had given of the manner iu which Alger's
brigade had saved the day at Cedar Creek.
The story was very pretty, he said, but the
trouble "was tbat neither Alger nor his
brigade were at Cedar Creek. He con
tinued: PAST GLOMES BECOUNTED.
"What yon did do was, when the country
deeded your services yon left home, father,
mother, wife, sister and all. and for a pittance,
for it ml the patriotism that called you, you
placed yourselves between the enemy of your
country and your all, and there yon stood.
There your comrade fell: there you underwent
every privation and Ganger possible for the
human frame to endure; there you fought those
mighty battles and there yon won tbe victory.
"People wooder what tie binds old soldiers
together, and I am often asked tbe objects of
the Grand Army.
..'In the first place, comnrteed itf at .mm
of all parties and of all creeds, to say that It
has anything political about It is simply an in
sult to it. Applause. I Thofnan who would
presume to use tbe Grand Army ot tbe Repub
lic for political purposes, if he were able to do
so, -would co down, as be ought to, despised by
everybody. Applause. Tbe -Grind Army of
the Republic is above politics.
A BOND OF 8TBONG CKABACTEB.
"We are bound together for mutal protection
and for social purposes, and also bound to
gether by a tie that was cemented in the field,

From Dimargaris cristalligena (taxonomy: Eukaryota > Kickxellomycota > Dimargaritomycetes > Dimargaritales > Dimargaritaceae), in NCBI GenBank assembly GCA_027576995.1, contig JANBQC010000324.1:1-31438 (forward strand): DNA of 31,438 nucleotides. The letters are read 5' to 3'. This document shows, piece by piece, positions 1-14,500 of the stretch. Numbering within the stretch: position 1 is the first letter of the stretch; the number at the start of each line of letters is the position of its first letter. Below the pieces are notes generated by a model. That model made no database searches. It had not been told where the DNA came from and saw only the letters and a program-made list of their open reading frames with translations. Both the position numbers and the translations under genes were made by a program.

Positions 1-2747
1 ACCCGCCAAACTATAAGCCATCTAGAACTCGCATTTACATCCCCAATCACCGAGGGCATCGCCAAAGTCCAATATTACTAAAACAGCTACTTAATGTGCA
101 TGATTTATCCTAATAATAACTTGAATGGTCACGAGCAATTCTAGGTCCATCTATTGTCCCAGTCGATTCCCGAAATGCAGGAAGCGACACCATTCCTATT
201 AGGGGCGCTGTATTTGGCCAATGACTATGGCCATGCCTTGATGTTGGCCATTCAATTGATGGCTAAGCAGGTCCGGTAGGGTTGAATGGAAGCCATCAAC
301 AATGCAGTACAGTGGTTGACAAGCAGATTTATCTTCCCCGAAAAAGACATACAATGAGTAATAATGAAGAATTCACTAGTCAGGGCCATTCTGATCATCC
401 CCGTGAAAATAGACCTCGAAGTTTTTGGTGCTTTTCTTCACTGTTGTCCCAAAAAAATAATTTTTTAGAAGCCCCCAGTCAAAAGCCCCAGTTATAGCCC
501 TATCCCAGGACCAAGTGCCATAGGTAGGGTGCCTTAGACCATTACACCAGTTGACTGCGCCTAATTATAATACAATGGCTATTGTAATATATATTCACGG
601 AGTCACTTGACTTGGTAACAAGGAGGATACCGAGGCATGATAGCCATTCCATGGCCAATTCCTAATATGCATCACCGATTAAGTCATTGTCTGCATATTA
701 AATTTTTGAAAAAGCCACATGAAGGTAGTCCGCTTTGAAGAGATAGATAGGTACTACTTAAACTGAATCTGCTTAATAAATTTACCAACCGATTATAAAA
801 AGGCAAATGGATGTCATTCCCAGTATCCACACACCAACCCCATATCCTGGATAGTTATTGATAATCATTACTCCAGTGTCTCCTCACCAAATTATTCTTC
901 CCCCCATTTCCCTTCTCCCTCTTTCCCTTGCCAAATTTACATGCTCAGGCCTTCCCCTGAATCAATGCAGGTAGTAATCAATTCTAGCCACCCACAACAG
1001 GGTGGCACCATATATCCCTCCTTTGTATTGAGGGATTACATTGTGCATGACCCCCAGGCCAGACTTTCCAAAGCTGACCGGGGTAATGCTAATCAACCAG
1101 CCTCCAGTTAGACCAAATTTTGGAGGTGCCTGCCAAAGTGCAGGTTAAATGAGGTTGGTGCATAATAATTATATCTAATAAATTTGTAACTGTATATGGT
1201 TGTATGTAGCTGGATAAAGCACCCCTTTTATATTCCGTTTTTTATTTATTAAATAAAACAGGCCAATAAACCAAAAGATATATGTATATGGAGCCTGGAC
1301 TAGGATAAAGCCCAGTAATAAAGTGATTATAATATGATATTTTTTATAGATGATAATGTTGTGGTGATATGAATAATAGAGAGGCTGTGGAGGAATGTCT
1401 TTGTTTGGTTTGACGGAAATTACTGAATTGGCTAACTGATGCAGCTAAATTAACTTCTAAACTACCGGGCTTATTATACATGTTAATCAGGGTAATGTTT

and is so strong that it can never be severed.
We who know what this flag cost are bound to
gether and swear by the Eternal that as long
as we live it shall never again be insulted.
"I have recently made some statements
about a law we are having framed and hope to
have passed by this Congress concerning the
procuring of a history of the rank and file,
every man who served in tbe array, in connec
tion with the present census. 1 find that my
statements have been criticised somewhat.
This was shown me in a paper to-day:
Cleveland, o.. December 6. The latest
scheme evolved by Ucneral Alfrer in tbe alleged
Interest of the Q. A. H. a. stated bT himself In
this elty on Wednesday, is in brief as follows:
Tbat Congress be a.ked to pass a law this winter
auinoriiinjr roc uniai xseparinieni mj irane a ust
of tbe living soldiers, and put down their history,
wounds, service, etc. Each one shall make a
statement, on oath, of bis own record, and It
shall be taken as evidence by the Pension Bnrean.
it would be a One thing historically, and, while it
would not be absolutely correct, it wonld be a
great thing for the soldiers, ana save much trouble
andsnneriug.'sala General Alger. 'It wonld be
a valuable thing on which to found legislation on
tbe pension question. ,v
DID HOT EXPEESS HIS VIEWS.
"That Is about as fair a statement of what I
said as I wonld expect any person to make who
felt that it was his duty to oppose everything;
suggested for the benefit of the G. A. R. I
will tell yon what I did say. and do say now.
"We are asking Congress to pass a law direct
ing the Census Department to circulate a sheet
upon which shall be written a historv of every
living soldier who served in tbe War of tho Re
bellion in the Union army. We ask tbat this
sheet have substantially tbis upon it. It shall
tell the name, age, company and regiment. Of
course, tbat is a matter of record and could be
found now, bnt we are going to hare a blank
on which we ask that this shall be given, and